In the United Kingdom, it’s believed that around 8 out of every 10 new businesses fail within the first 18 months. That’s 80%, a pretty huge proportion. But why? There has to be a good reason for this figure, and there is. In fact, we’ve got 5 of them here so you don’t make the same mistakes as those unfortunate 80%.
In the beginning of every business, personal relationships are important. However, this doesn’t mean you should be happy to accept a handshake or a person’s “word” in lieu of a written contract. Accepting relaxed agreements and arrangements is a mistake most entrepreneurs make, and could be the end of your business if you’re not careful.
Insisting on a written contract with suppliers, landlords, and other associates may feel pushy to you in the beginning, but if they’re experienced business people they’ll understand your need for security and respect your insistence on it.
There is an idea that you, as the business owner, should know more about all facets of your business than anyone else. You may feel like in order to “be the boss” you need to also be the authority on finance, marketing, production and sales. However, very few people have sufficient skills across all of these areas when they’re starting out.
The best strategy in this regard is to hire people who have much more experience than you for each role, so that they can bring something to the business that you can’t, and that you can learn from them as you and your business grow.
You’ve almost certainly heard the term “micro-managing” before but if you haven’t, a micro-manager is someone who insists on being involved in every single decision made within the business, no matter how minute, and doesn’t trust his or her staff to do their role well without constant supervision and interference.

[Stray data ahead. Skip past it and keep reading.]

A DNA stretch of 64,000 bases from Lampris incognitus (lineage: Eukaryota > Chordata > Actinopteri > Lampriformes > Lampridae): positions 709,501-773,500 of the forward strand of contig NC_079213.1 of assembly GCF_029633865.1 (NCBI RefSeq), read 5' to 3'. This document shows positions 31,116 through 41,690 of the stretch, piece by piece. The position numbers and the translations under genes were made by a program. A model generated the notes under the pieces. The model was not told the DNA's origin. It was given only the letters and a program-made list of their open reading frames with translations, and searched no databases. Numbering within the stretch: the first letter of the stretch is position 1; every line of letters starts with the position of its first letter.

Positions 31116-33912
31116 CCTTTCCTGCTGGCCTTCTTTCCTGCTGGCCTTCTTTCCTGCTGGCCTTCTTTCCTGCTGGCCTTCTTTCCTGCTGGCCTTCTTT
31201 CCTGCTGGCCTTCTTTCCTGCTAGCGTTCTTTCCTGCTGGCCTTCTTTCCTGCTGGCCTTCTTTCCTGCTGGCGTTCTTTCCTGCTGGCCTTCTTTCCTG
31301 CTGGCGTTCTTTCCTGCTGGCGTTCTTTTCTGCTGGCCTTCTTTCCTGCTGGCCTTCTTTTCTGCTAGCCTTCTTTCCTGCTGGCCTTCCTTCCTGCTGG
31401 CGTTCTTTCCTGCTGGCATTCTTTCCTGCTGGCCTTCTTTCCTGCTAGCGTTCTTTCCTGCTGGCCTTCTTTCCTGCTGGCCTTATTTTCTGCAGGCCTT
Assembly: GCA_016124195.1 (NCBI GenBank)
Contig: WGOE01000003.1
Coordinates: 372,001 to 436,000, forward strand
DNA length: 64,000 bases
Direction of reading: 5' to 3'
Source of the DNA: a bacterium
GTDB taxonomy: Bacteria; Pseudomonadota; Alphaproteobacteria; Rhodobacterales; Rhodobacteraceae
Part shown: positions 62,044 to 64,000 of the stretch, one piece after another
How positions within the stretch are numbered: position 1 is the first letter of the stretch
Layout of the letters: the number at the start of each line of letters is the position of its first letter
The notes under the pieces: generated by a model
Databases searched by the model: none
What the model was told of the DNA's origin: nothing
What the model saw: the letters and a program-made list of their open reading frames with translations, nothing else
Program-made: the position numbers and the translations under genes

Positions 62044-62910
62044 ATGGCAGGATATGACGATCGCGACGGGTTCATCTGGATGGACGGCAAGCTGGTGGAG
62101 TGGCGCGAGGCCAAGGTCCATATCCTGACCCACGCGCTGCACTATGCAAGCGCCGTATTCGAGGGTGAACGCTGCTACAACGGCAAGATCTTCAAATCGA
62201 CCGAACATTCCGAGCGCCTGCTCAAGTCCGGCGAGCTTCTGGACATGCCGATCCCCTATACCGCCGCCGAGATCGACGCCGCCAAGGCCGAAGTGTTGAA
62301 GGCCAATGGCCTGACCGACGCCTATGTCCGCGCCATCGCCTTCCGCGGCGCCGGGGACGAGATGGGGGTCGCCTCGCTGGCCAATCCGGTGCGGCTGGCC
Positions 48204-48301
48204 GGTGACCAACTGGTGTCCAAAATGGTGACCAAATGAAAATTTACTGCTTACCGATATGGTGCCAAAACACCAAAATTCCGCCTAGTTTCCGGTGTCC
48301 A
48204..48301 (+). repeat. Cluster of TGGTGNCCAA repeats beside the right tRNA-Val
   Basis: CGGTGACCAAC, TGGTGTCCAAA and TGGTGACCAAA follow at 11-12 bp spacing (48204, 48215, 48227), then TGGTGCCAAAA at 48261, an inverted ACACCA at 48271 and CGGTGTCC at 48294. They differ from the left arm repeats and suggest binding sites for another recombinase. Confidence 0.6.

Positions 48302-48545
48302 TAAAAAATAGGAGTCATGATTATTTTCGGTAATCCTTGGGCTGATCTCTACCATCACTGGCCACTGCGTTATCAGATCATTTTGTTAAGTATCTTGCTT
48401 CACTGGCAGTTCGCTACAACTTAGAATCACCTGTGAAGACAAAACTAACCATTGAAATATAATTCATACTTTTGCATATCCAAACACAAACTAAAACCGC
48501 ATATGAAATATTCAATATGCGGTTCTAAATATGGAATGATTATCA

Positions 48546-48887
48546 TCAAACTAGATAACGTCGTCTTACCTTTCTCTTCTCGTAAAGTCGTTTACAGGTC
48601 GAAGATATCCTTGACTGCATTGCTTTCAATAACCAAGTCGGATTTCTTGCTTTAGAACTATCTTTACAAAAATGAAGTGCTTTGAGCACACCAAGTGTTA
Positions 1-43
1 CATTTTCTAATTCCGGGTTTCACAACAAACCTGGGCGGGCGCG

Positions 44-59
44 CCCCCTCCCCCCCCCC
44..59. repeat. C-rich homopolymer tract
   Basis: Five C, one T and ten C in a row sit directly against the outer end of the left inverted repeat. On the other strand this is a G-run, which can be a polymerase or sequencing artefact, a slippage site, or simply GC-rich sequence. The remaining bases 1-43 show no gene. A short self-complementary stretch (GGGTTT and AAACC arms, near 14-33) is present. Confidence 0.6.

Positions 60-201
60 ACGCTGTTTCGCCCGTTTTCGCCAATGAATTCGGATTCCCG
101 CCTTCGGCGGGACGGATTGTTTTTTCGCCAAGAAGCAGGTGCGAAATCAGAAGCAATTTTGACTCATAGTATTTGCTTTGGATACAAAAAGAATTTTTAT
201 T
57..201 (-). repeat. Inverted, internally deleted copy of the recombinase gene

Nobody likes working for a micromanager. If you manage your staff this way, it shouldn’t surprise you if you’re very quickly left with no staff at all. In addition to the risk of driving your team away or less tense pastures, micromanaging will burn you out and sap your energy and enthusiasm for the business itself.
Every new entrepreneur starts their business with quite a clear idea of how things are going to go. They know what they want to do, how they want to do it, and when it will happen. They have a vision that’s central to their entire business, and a sense of dogged determination to see that vision through.
However, things don’t always go to plan. This is especially true where start-ups are concerned. And if you’re not willing to be flexible enough to change your plans as your business progresses, you could very well see your dreams dashed as your business and your plans go under.
These four mistakes are some of the most common reasons why new businesses fail. By taking note of these and making a conscious effort to avoid them, hopefully you will find yourself in the 20% of entrepreneurs whose businesses pass the test of time!